A masterpiece of tragic opera and a triumph of a 74-year-old composer who withdrew from opera for sixteen years after the success of Aida, convinced that he had accomplished all in this genre. Verdi’s great comeback to the stage of Milan’s La Scala in 1887 may be mainly attributed to Arrigo Boito, an accomplished author of librettos and composer of Mefistofele (staged by our Opera in 2014). Not only did Verdi welcome his suggestion to create an opera based on Shakespeare’s Othello, but he also supervised each scene of the literary work as it was created. Boito thickened the plot, emphasized the characters’ motives but managed not to lose the core of Shakespeare’s piece – a drama of great passions – love ruined by jealousy fueled by schemes and lies, caused by obsession to take revenge and lust for power. Verdi composed wonderful music through which he proved his vast imagination and virtuoso-like skill. He created an original and groundbreaking piece. Instead of overture, he proposed bars of a raging storm to predetermine the heat of events and feelings. Verdi also introduced declamation-style monologues which remain faithful to the tradition of bel canto and are neither an aria nor a recitative. He used instruments, especially wind instruments, creatively.
Giuseppe Verdi’s works remained in the repertoire of The Krakow Opera for decades, ever since the premiere of Rigoletto, which marked commencement of the theatre’s operation in 1954. After that, Rigoletto had four more renditions (1964, 1983, 1989, 2004), while La Traviata was staged five times (1961, 1973, 1980, 1986, 2011). The repertoire also included: Don Carlos (1972), Nabucco (1992), Un Ball In Maschera (A Masked Ball) (1996), Macbeth (2001), Aida (2003), Il trovatore (2013), and a performance of Requiem (2010). Otello is the first rendition of this piece on our stage.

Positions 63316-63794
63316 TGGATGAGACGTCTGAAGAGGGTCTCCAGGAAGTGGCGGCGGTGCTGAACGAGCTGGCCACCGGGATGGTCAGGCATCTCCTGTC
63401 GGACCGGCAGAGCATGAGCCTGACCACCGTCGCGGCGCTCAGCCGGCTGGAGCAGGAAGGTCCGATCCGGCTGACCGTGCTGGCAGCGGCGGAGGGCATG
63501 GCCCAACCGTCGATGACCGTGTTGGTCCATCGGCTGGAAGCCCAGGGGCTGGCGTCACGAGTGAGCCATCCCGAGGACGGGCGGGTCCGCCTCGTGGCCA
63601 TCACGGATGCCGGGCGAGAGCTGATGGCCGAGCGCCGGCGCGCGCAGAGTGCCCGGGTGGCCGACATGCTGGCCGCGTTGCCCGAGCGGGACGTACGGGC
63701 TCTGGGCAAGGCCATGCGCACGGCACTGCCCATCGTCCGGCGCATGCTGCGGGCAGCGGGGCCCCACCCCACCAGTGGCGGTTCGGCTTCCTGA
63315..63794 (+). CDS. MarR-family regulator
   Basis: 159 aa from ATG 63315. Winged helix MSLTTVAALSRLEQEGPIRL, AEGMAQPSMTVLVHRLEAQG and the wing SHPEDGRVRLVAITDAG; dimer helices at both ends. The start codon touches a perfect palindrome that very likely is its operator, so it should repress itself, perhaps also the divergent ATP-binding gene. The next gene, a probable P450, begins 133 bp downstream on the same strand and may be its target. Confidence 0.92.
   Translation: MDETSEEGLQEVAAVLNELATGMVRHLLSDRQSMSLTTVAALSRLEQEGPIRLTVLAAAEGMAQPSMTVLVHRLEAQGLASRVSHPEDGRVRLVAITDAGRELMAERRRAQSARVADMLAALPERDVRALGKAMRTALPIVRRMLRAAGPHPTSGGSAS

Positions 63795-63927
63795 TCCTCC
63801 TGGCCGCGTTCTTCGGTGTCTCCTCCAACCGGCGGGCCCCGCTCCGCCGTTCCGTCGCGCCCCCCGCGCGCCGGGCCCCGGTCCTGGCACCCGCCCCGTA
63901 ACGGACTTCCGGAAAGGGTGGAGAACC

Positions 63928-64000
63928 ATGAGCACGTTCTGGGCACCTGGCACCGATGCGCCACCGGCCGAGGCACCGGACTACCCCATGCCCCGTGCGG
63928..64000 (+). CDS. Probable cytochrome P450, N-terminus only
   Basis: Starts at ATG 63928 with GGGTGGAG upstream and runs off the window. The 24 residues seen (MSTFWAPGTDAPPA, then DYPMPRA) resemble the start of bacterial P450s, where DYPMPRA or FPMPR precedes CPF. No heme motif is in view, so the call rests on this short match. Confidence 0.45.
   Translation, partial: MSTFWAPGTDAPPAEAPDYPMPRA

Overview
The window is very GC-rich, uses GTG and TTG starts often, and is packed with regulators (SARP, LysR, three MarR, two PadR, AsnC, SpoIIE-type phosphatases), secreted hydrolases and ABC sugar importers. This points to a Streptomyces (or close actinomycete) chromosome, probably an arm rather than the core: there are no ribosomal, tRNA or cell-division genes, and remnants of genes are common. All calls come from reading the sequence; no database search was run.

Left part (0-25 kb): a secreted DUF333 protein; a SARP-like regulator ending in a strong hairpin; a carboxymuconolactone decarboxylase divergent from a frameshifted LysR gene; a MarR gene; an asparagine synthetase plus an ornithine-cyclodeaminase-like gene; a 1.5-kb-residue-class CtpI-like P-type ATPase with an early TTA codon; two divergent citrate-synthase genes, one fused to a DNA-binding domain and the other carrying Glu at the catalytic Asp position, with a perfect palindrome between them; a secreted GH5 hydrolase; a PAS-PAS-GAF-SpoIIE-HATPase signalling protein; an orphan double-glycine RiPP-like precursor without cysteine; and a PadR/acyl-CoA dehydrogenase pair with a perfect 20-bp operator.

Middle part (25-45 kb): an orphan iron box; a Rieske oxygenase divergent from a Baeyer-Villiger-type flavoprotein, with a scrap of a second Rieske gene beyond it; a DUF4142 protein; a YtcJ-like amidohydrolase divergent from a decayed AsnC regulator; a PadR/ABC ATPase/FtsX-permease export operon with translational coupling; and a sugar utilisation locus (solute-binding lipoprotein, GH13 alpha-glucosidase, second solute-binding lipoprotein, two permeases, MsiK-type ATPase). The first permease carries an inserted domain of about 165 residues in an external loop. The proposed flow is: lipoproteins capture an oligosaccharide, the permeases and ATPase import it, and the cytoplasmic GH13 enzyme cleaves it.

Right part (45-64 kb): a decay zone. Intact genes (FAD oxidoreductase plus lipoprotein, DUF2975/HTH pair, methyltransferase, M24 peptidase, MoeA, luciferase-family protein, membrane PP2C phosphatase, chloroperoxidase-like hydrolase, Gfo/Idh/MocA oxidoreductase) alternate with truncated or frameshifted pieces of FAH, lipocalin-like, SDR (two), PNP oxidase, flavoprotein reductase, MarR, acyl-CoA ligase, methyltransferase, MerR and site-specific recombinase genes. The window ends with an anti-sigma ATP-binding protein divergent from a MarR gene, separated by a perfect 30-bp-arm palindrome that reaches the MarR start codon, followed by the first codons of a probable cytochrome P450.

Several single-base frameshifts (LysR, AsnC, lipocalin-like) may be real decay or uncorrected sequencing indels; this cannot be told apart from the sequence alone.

The production is prepared by Laco Adamik, this year’s winner of Jan Kiepura Award for lifetime achievements, whose prolific work as opera director includes Verdi’s other works such as Macbeth (for The Krakow Opera), Aida, Nabucco or Il trovatore (also for The Krakow Opera). He has consistently been joined by Barbara Kędzierska in the role of stage designer. Tomasz Tokarczyk, music director for the Krakow stage and Best Conductor at this year’s Jan Kiepura Music Awards, managed the incredibly demanding musical aspect of the work. The eponymous role is performed by two esteemed tenors whom audiences may recognize from the greatest opera stages in Poland – Tomasz Kuk, member of the Krakow Opera ensemble, and as a guest, Dominik Sutowicz, who had previously taken on the roles of Manrico in Il trovatore as well as Hoffmann in The Tales of Hoffmann by Jacques Offenbach at our Opera.